we could scale up our systems. We chose to help those whom we could without
delay, while striving to serve all who needed us. We sincerely regret that there were
long lines and a lot of busy signals, but we believe that we made the right choice.
In the six weeks following landfall, the Red Cross put over one billion donated dol-
lars into the hands of families who desperately needed it without delay.
Hurricane Katrina’s raging winds and engulfing waters laid bare some hard
truths. It is now a question of whether the American Red Cross, others in our sec-
tor, governments at all levels, and the American people will confront those truths
and learn from them. Now, in the cold light of day and with a calmer atmosphere,
we have a clearer picture of the impact of such an event on our society, the chal-
lenges inherent in a disaster of this magnitude, and the scope of need we must ad-
dress. Over the course of the next several months we will continue our own top-to-
bottom internal review of our practices and our response to Katrina, and we will
continue to build upon our lessons learned. However, I want to share with you some
big-picture items that are front and center.
First, we need to convene community leaders to expand our reach to respond
where needed. Despite tremendous efforts by all, the scale of this disaster left our
response uneven in some places. To ensure more effective efforts in the future will
require the input and assistance of all organizations locally in communities across
the nation now. It will require the diligence of all community stakeholders, includ-
ing nonprofits, faith-based groups, elected officials, diverse organizations, and indi-
viduals to partake in a full assessment of community needs to ensure that every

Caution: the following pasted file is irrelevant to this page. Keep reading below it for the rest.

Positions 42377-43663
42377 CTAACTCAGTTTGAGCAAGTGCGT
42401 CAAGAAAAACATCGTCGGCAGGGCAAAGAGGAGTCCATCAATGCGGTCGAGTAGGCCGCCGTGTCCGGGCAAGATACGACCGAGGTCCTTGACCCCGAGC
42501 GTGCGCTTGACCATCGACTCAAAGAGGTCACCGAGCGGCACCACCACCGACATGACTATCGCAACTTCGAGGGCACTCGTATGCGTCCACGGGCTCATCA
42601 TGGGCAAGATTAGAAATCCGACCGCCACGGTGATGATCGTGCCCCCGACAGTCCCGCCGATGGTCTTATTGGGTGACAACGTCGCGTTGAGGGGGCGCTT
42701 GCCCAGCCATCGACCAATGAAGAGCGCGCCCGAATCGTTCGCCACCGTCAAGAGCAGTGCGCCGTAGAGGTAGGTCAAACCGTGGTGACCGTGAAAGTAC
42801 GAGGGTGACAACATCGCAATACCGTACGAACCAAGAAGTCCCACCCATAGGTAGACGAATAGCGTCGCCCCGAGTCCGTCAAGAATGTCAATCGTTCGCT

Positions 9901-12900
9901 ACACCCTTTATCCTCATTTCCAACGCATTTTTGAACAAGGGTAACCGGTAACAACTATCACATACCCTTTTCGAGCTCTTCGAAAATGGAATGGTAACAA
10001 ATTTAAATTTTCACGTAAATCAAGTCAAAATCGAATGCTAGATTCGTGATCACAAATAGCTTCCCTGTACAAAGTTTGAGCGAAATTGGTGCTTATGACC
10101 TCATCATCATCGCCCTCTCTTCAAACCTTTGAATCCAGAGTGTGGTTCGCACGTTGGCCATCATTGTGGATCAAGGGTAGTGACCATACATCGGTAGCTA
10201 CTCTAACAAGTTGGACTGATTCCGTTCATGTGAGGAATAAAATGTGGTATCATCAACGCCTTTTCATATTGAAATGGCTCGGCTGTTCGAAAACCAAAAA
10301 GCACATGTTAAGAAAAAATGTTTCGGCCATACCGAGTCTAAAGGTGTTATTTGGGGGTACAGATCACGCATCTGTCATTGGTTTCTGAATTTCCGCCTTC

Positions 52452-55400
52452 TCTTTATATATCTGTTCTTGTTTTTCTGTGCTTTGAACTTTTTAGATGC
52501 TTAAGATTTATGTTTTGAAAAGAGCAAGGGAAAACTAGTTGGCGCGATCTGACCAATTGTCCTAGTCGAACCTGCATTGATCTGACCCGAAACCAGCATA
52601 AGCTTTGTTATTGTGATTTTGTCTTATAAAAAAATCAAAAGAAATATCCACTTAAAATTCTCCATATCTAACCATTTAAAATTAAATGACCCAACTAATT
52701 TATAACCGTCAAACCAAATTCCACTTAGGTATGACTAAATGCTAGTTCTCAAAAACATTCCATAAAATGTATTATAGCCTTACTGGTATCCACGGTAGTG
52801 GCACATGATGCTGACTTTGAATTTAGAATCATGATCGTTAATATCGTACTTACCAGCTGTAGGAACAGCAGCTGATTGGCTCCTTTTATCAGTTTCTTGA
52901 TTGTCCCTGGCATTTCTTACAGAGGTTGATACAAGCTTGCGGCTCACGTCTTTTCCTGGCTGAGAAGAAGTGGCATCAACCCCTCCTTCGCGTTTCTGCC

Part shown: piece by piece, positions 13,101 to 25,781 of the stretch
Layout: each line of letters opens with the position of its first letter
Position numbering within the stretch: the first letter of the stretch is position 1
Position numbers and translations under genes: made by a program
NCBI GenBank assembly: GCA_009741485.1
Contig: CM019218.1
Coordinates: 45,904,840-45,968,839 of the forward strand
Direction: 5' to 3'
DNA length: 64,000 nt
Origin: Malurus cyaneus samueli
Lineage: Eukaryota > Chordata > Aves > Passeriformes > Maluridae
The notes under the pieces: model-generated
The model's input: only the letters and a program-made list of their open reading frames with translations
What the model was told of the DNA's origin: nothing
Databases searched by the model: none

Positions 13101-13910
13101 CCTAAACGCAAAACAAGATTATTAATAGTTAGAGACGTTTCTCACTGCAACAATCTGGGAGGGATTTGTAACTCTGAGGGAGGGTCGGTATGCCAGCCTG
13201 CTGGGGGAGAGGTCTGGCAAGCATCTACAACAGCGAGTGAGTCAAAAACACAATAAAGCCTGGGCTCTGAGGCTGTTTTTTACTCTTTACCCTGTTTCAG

person in every community will be provided for should we confront a disaster like
Second, preparedness—training, planning, and drilling—must become a way of
life for every man, woman and child in this country. For communities, particularly
those prone to disaster, training operations must take place and, particularly when
there is a need, the government must provide adequate funding to ensure that such
training and planning operations can be realized.
Third, we must also dedicate our attention to some larger public policy questions.
For example, how much should we in the nonprofit sector—and the government—
invest in our infrastructure to be ready to respond to the next catastrophic event
when current funds are barely adequate for ongoing needs? How much money
should we invest on an annual basis in a core capacity that we may not use for 10
or 15 or 20 years? Systems must be maintained and upgraded over time, and there
is a cost for contingent capacity that is not used on a day-to-day basis. How much
of this cost can nonprofits bear? Will donors understand that a return on this kind
of investment might not be seen for years? Even if they do, how much of this should
fall on the backs of the American people who support our response efforts?
Finally, there is the biggest challenge of all: preparedness. If we in America ever
thought we were prepared to face a major catastrophic event, we were wrong. We
have been operating under the assumption that what we have done in the past—
how we respond to smaller disasters—would simply need to be scaled up if we faced
a larger one. This is simply not the case.